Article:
The FDA determined it could not approve the BLA during this review cycle due to several CMC issues, open observations from pre-approval manufacturing inspections, and a lack of substantial evidence.
Outlook Therapeutics Inc. announced today the FDA has issued a complete response letter (CRL) to Outlook Therapeutic’s biologics license application (BLA) for ONS-5010, an investigational ophthalmic formulation of bevacizumab under development to treat wet age-related macular degeneration (AMD).
While the FDA acknowledged the NORSE TWO pivotal trial met its safety and efficacy endpoints, it determined it could not approve the BLA during this review cycle due to several CMC issues, open observations from pre-approval manufacturing inspections, and a lack of substantial evidence, Outlook Therapeutics said in a press release.
Russell Trenary, president and CEO of Outlook Therapeutics, said the company continues to believe in the need to provide the retina community with an FDA-approved bevacizumab treatment option for wet AMD.
“We will request a formal meeting as soon as possible with the FDA to further understand the BLA deficiencies and how best to resolve them,” he said in the news release. “Following this meeting with the FDA, the Company will be able to discuss next steps and the expected timing for resolution.”
Julia A. Haller, MD, ophthalmologist-in-chief at Wills Eye Hospital and an Outlook Therapeutics Board member, echoed Trenary’s statement in the news release.
“The retina community needs an FDA-approved ophthalmic bevacizumab to deliver an alternative targeted on-label treatment for patients with wet AMD,” she said in a statement.
According to Outlook Therapeutics, ONS-5010 is an investigational ophthalmic formulation of bevacizumab under development as an intravitreal injection for the treatment of wet AMD and other retinal diseases. No FDA-approved ophthalmic formulations of bevacizumab is currently available, and clinicians wishing to treat retinal patients with bevacizumab have had to use unapproved repackaged IV bevacizumab provided by compounding pharmacies—products that have known risks of contamination and inconsistent potency and availability.
If approved, the company noted that ONS-5010 would provide an FDA-approved option for physicians that currently have no choice but to prescribe unapproved repackaged oncologic IV bevacizumab from compounding pharmacies for the treatment of wet AMD.
NORSE ONE was a clinical experience trial involving 61 wet AMD participants at nine trial sites in Australia. NORSE ONE compared bevacizumab-vikg to ranibizumab (LUCENTIS) as a treatment for wet AMD and showed the first markers of efficacy and safety in humans for ONS-5010 ophthalmic bevacizumab. In the trial, bevacizumab-vikg efficacy and safety data were consistent with historical published studies of bevacizumab in ophthalmology, and NORSE ONE also supported the trial design and inclusion/exclusion criteria for NORSE TWO, the pivotal phase 3 registration clinical trial.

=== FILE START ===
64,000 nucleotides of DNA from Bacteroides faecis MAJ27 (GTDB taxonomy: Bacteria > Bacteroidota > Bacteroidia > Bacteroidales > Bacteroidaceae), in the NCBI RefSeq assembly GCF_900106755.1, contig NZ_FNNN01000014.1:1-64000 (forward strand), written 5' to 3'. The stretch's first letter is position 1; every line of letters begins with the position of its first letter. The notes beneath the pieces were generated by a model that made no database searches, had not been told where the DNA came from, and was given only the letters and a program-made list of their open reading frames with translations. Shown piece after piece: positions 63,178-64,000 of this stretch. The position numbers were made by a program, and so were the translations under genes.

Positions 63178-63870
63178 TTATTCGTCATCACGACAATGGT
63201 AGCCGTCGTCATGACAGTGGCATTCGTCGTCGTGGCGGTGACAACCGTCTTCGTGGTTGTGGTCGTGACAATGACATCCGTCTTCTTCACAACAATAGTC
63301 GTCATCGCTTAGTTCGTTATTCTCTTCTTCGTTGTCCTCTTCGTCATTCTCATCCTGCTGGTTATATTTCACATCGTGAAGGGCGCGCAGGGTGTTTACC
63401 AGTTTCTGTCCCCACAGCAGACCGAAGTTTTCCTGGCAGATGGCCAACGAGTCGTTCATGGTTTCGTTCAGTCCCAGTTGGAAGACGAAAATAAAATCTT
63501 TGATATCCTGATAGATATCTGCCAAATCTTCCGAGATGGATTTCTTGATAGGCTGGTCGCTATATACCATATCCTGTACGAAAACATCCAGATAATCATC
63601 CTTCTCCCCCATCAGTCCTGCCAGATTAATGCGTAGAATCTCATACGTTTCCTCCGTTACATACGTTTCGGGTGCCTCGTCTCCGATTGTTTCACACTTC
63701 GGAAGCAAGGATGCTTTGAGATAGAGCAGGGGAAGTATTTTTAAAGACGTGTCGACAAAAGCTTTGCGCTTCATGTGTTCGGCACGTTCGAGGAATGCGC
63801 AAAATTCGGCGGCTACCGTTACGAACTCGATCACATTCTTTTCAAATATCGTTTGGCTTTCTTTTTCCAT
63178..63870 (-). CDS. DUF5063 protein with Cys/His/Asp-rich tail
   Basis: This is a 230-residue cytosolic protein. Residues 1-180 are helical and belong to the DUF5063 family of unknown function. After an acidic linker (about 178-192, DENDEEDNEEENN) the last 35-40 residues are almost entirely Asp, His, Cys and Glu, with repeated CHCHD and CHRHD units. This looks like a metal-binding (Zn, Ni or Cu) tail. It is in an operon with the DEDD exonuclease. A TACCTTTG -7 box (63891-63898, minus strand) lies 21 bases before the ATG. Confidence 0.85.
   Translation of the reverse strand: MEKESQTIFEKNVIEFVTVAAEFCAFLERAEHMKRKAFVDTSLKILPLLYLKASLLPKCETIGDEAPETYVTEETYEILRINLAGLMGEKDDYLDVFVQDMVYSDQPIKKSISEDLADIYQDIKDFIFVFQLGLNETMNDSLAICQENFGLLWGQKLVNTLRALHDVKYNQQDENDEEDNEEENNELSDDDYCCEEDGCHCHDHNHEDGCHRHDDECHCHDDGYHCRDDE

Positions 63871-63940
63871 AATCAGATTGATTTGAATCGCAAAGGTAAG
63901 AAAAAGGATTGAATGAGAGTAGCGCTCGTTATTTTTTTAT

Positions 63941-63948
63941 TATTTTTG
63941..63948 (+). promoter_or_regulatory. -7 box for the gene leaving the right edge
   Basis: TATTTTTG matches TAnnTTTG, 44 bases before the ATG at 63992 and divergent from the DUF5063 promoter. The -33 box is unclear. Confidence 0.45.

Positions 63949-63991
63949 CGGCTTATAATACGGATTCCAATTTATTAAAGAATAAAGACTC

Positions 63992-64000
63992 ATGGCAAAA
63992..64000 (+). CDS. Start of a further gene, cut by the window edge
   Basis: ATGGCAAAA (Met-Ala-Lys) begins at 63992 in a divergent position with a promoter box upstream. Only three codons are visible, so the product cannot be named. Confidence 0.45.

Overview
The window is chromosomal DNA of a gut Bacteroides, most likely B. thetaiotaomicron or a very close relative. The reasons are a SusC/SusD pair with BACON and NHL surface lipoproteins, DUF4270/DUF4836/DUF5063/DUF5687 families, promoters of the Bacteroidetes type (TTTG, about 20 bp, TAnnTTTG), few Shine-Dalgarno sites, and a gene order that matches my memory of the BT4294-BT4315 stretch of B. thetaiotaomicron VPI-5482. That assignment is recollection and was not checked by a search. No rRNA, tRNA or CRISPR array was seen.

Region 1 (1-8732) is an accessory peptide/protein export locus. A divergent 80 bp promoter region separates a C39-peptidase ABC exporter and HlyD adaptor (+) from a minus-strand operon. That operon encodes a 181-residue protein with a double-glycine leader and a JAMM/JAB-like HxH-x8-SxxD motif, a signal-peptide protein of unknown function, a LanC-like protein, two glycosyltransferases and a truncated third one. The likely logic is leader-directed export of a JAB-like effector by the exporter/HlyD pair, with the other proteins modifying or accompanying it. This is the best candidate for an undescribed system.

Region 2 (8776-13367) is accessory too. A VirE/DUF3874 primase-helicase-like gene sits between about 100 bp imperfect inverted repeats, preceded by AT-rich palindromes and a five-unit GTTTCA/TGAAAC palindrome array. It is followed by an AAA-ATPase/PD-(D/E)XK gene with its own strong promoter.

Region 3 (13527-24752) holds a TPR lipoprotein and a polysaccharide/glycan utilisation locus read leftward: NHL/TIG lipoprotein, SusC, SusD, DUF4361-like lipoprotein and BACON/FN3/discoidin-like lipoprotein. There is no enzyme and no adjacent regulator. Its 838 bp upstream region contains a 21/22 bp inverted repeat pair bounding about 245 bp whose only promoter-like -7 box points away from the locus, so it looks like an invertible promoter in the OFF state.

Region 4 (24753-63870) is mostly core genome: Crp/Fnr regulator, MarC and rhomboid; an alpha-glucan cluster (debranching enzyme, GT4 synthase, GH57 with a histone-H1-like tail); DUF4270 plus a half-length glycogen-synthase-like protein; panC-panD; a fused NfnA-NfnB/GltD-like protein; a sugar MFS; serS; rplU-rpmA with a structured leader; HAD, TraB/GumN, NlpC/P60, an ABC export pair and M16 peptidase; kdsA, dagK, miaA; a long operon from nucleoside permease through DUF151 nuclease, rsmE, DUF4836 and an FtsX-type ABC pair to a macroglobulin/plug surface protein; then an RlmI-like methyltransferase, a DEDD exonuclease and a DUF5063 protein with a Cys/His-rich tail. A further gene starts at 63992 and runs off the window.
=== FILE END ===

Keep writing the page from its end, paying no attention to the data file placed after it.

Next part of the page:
The NORSE TWO phase 3 pivotal trial enrolled a total of 228 wet AMD patients at 39 clinical trial sites in the United States. It was designed as a superiority study comparing the safety and efficacy of bevacizumab-vikg ophthalmic bevacizumab dosed monthly against ranibizumab (Lucentis) dosed according to the PIER dosing regimen described in the Lucentis label. The trial data met both the primary and secondary endpoints with high statistical significance and clinical relevance. For its primary endpoint, 41.7% (p = 0.0052) of patients gained ≥ 15 letters of vision, and for its secondary endpoints, 56.5% (p = 0.0016) of patients gained ≥ 10 letters of vision and 68.5% (p = 0.0116) gained ≥ 5 letters. The key secondary endpoint, mean change in BCVA from baseline to Month 11, was 11.2 letters gained (p = 0.0043) compared to 5.8 letters gained in the ranibizumab arm. The NORSE TWO data also showed that the drug was well-tolerated, consistent with previously reported data for ONS-5010 and prior research.
NORSE THREE was an open-label safety study of bevacizumab-vikg in 197 patients conducted in the United States to provide the necessary number of retina patients dosed with bevacizumab-vikg 5010 to complete the safety requirements for the BLA submission.
Safety results across the first three NORSE trials demonstrated a strong benefit-to-risk safety profile. Across all three bevacizumab-vikg registration trials, there was only one ocular inflammation adverse event, which was reported in NORSE TWO; the event was treated topically and resolved without sequelae. The most common adverse reaction (≥ 5%) reported in patients receiving bevacizumab-vikg was conjunctival hemorrhage associated with the needle injection procedure (5%).